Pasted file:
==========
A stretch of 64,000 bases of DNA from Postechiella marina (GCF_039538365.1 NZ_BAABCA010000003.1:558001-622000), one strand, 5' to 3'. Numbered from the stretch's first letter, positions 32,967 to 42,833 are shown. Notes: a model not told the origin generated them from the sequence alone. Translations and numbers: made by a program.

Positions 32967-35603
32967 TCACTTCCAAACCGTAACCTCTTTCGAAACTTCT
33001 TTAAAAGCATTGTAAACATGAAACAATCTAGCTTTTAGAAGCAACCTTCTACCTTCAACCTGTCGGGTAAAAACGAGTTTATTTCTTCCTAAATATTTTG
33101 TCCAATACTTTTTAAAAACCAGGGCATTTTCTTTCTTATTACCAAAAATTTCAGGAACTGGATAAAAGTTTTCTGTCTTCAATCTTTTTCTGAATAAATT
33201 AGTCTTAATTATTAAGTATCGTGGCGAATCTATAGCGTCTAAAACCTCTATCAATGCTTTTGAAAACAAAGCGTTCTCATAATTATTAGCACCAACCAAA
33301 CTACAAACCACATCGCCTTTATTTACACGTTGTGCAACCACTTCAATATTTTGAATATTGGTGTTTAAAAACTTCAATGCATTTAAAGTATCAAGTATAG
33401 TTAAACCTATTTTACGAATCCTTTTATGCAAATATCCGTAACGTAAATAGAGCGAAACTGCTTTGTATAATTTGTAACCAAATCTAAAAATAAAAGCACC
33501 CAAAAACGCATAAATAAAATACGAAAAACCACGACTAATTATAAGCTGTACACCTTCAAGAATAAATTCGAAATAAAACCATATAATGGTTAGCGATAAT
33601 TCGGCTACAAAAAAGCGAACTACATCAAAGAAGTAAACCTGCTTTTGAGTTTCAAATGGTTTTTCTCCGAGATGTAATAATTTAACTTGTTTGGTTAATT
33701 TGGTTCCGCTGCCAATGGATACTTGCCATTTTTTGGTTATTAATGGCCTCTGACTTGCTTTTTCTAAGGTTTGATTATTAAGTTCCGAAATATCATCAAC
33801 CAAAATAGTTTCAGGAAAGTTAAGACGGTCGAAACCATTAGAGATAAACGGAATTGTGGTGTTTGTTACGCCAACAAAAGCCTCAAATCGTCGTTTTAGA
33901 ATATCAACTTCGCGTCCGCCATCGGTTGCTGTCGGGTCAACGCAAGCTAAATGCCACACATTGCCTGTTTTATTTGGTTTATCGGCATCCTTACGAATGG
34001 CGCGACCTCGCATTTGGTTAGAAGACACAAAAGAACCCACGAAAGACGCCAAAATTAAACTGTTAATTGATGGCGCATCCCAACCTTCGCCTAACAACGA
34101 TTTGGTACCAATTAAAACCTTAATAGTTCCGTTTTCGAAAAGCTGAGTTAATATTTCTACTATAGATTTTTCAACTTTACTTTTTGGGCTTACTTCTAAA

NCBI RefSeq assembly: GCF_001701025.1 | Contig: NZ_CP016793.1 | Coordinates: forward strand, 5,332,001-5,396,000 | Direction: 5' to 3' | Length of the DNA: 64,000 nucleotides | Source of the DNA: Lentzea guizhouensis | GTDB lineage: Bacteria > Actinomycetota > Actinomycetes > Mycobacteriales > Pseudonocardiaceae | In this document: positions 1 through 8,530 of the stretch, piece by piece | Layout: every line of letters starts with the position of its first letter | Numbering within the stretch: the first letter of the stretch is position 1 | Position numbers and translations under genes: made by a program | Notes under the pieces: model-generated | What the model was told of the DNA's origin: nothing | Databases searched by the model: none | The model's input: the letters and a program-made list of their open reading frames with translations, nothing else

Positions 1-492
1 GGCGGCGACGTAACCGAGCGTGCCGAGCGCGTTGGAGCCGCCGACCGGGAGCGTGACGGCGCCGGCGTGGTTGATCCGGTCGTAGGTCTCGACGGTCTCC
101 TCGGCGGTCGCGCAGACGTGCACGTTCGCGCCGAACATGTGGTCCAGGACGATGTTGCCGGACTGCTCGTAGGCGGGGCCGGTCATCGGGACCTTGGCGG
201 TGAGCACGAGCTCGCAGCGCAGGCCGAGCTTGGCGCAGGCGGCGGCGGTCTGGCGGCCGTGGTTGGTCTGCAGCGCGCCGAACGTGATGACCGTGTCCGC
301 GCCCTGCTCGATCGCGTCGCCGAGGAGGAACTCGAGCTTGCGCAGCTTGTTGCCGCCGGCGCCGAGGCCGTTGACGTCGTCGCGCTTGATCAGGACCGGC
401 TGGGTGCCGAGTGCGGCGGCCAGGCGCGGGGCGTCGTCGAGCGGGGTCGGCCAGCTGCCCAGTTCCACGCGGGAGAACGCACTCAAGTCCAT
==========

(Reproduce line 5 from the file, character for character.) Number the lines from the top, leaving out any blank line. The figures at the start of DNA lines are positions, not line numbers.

33101 TCCAATACTTTTTAAAAACCAGGGCATTTTCTTTCTTATTACCAAAAATTTCAGGAACTGGATAAAAGTTTTCTGTCTTCAATCTTTTTCTGAATAAATT